Hours after Kodak announced it was seeking bankruptcy protection, the Rochester-based imaging company was quick to reaffirm that its film division will survive the company's restructuring as long as it remains profitable.
"Film (still and cinema) remains a profitable business for Kodak, and we have the broadest and most respected portfolio of films in both segments," Audrey Jonckheer, Kodak's worldwide director of marketing and public relations, tells BJP.
"We have taken steps to sustain the business as it has declined, and we know that there are hundreds of passionate fans of film for the artistic and quality reasons they cite."
Over the past three years, Kodak has streamlined its range of professional films, introducing or relaunching products such as the Ektar 100, Portra 160 and Portra 400 [read our test of the film here].
Jonckheer adds: "We remain committed to make film as long as there is profitable demand for it. And as I noted, it is still profitable."
In 2010, Kodak's marketing manager for professional film at Kodak, argued that there was a real resurgence for film across the world. But, argues BJP's technical writer Jonathan Eastland, Kodak is not doing enough to sustain the business. "Kodak needs to look at what is its core business. What make them think that digital printing will push their share price up? For Kodak to make digital printers their core business is laughable."
Instead, says Eastland, Kodak should truly embrace its historical status as a master of film photography. "Each time Kodak has discontinued a film, they used the excuse that it represented less than a certain percentage of their turnover, but it's still a percentage of a very large niche market. There are still millions of photographers around the world that are using film, and not hundreds as Kodak seems to suggest [see Jonckheer's statement above]."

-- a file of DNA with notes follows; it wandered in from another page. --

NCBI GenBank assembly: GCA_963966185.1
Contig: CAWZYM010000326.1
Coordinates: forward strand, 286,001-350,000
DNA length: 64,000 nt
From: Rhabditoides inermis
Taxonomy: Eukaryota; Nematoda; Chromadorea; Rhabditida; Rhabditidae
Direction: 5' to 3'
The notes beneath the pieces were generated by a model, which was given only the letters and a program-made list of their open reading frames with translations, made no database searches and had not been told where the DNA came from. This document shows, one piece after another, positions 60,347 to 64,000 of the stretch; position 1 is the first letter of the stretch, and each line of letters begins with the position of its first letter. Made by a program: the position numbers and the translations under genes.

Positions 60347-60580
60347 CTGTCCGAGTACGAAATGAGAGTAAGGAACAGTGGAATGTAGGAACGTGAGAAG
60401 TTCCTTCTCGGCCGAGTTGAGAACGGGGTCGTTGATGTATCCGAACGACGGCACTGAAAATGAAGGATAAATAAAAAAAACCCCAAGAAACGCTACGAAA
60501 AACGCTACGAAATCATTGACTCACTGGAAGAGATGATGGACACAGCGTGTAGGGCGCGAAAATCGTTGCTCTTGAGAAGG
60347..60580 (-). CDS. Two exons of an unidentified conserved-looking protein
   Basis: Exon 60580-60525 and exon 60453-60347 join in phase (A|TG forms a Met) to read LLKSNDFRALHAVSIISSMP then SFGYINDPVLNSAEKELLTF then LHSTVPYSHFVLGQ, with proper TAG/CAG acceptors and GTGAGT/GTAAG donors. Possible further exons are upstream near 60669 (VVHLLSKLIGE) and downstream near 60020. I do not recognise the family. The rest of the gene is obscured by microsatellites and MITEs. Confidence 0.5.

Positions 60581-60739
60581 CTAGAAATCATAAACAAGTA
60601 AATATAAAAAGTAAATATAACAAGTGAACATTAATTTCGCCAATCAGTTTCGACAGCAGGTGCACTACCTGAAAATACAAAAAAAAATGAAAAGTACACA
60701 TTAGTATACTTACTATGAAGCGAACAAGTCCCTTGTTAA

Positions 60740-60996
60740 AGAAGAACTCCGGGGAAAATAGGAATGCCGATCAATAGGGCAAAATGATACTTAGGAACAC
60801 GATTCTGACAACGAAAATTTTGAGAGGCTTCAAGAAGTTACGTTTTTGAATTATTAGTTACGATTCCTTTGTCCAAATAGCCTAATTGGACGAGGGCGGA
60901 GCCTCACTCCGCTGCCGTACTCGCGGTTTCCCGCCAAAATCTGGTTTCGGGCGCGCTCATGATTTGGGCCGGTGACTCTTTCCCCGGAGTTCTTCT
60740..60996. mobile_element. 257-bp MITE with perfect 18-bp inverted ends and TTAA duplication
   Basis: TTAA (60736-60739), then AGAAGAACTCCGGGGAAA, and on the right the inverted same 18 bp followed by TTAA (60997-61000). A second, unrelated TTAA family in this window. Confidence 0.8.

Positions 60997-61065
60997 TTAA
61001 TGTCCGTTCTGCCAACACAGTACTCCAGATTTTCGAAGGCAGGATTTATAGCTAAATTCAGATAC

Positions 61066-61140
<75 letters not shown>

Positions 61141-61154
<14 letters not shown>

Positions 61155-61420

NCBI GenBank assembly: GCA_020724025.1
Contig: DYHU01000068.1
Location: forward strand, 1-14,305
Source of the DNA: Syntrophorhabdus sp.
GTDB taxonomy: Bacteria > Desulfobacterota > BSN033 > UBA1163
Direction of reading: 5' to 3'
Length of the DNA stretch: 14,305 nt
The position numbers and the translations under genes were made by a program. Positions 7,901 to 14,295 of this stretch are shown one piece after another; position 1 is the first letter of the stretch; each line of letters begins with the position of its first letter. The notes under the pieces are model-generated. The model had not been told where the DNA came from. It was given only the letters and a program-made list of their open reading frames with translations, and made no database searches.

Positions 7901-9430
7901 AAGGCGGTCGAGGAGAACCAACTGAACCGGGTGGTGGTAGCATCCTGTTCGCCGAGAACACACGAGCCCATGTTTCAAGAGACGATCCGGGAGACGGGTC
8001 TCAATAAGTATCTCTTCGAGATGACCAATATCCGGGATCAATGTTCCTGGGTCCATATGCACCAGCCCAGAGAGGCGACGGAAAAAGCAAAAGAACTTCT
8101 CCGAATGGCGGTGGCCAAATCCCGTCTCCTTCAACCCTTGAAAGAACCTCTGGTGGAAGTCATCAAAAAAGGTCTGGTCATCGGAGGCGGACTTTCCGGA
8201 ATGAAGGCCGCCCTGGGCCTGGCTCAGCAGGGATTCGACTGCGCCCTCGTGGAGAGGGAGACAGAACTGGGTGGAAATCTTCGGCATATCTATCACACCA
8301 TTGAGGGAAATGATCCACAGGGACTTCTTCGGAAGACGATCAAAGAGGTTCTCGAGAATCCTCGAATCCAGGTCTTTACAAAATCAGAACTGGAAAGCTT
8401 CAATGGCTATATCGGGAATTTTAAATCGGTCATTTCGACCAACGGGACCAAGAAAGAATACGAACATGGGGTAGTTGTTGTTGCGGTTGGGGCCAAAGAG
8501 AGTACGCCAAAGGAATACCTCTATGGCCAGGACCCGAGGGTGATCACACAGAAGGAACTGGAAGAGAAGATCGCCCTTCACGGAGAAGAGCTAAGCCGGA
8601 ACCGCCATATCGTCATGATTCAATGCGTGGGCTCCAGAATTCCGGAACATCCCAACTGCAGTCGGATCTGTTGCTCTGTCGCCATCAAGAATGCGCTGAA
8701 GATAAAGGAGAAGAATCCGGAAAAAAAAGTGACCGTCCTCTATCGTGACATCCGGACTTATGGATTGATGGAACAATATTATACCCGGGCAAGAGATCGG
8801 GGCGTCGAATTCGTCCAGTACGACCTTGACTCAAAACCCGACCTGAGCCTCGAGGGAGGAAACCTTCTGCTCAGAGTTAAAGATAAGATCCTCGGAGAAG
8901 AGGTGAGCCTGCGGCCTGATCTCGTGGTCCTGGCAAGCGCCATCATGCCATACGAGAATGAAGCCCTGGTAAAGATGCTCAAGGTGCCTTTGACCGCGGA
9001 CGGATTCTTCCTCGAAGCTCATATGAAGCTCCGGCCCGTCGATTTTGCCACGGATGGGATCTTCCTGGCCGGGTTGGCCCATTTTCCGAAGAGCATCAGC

Eastland adds: "Kodak's got to go back and crunch their numbers about the film market. All people want are these little yellow boxes of film, and that should be their core business, even it means reducing the company's size further. Kodak needs to hire people that actually know about film photography. It needs to market it properly and set up some great labs in strategic places with great customer service."
Silverprint, a UK distributor and retailer of film equipment, agrees, stating that "over the last 12 months our sales figures of traditional film and paper have risen." It adds, on its Facebook page: "Silverprint has never been more determined in our commitment to supplying all our analog users worldwide, with everything they require to enjoy and develop both their careers or simply their love of analog photography. We feel that the press has currently converted the KODAK Story from "133 Year Old Company...Dead!"...to "Film...DEAD!". This is simply not the case, both in terms of sales figures and the current online buzz surrounding analog imagery and techniques. Variety is the spice of life and surely we are all commited to that idea!"
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